Here are some reminders while we are in this building:
Conserve electricity by only have the lights on when we are here, making sure to turn them off when we leave a room and to turn the heat/cooling back to where it was when we got here.
Take care that when you are snacking, that you don’t drop any food or drink on the floor.
Reduce the use of paper products by bringing our own cups for coffee and tea.
Reduce the use of plastic water bottles by again, bringing our own cups or water bottles. There are very nice glass water bottles now to eliminate further, the use of plastic.
Make sure we recycle as much as possible.
And we can take this further as we apply these ideas at home and expand them there and at work and play. How you ask?
Reduce the amount of water you use at home. Just because we have plenty coming through the water lines does not mean we should take it for granted. Don’t let it run as we brush our teeth or do the dishes. Full loads when we do laundry and the dish washer. Sun dry your clothes.
Recycle. Recycle. Recycle. Almost everything is recyclable. Not just paper and plastic and glass, but CFL bulbs, batteries and even computers. Find out where in your area and recycle as much as possible.
Compost! It’s good for the landfills and good for the gardens.
Switch out your old light bulbs for CFL’s and LED’s and go solar where you can out of doors. Unplug appliances when you are not using them, like chargers and kitchen appliances.
And while you are outside, check what you are planting and where. Plant placement can aid in the need to heat and cool your home. And the plants you plant make a difference too. Plant native to your area to reduce the amount of water they need.
And plant for nature…that means plants that will encourage nature not kill it. Using pesticides and insecticides only does further damage to our ecosystem. And killing via insecticides does not encourage the predators you want to encourage to your gardens. A praying mantis or lady bug will not come to your garden if there are no aphids, mosquitoes, caterpillars, scale insects, mealybugs, spider mites and other soft-bodied insects there to munch on. And you really DO want the good guys in so the bad guys get out.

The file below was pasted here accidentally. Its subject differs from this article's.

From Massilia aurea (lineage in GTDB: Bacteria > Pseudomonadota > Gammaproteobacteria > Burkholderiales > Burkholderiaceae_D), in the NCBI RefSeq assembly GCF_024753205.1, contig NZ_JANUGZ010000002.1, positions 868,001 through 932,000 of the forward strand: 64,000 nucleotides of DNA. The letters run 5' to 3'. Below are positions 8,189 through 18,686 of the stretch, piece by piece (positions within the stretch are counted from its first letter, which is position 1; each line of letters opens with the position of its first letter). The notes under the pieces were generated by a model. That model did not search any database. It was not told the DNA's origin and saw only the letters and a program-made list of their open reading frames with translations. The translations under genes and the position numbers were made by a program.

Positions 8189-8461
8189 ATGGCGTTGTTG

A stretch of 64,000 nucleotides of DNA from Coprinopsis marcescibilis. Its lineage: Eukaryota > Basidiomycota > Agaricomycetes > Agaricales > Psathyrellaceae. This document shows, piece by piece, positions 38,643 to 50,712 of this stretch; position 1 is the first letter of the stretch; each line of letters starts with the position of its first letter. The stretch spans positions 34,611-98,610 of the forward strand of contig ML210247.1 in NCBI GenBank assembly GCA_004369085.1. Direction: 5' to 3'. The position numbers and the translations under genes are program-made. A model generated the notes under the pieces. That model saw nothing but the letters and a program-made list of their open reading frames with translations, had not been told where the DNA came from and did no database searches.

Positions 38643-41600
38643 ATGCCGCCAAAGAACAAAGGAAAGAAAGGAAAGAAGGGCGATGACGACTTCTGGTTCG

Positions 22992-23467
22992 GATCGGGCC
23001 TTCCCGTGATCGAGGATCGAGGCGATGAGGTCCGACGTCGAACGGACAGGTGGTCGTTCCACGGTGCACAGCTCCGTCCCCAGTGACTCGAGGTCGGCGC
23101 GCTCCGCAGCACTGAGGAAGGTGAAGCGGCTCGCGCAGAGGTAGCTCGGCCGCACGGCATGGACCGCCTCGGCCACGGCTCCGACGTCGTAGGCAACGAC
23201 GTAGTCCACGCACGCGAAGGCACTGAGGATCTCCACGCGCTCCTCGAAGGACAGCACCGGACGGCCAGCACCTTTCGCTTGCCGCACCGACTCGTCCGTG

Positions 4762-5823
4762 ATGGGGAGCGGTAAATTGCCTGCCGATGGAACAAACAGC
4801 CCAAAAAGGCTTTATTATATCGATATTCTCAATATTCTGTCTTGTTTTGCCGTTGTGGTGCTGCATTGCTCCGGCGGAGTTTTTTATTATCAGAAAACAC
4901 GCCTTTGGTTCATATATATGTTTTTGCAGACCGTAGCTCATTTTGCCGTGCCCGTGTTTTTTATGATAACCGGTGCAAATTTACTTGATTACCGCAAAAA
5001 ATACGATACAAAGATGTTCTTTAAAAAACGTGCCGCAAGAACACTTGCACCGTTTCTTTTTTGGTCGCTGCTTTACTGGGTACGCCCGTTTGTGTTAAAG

And if you don’t like spiders in your house, just gently place them outside, don’t kill them. They are predators too.
And do not forget that as you kill insects you consider bothersome, you are also killing ones that are needed, like bees, wasps, butterflies and even ants, that pollinate our plants. Without them, our food chain will falter.
Speaking of our food chain; plant a garden! And use organic soil and plants grown organically. Or start your own from organic seeds. Not only is this helping your environment it helps your grocery bill too! And teaching our children about gardening will benefit us all in the long run.
And while you are at it, plant a tree too, if you are able. We need plants to return oxygen to the air. Remember oxygen, that element we need to breathe… trees, plants, they are our friends.
Shop Farmers markets and look for organic as much as you are able. Ask the grocers to wrap your items in as little wrapping as possible. Do we REALLY need those Styrofoam platters that food is placed on just to be wrapped up in? You guessed it, plastic?
Eliminate to need for the plastic bags at any store by always having your own reusable bags.
And eat less meat. It takes a lot to put a steak on your plate. Growing and feeding beef cattle is expensive for the farmers and ranchers and for the earth. Go vegetarian once or twice a week, or more often if you are able.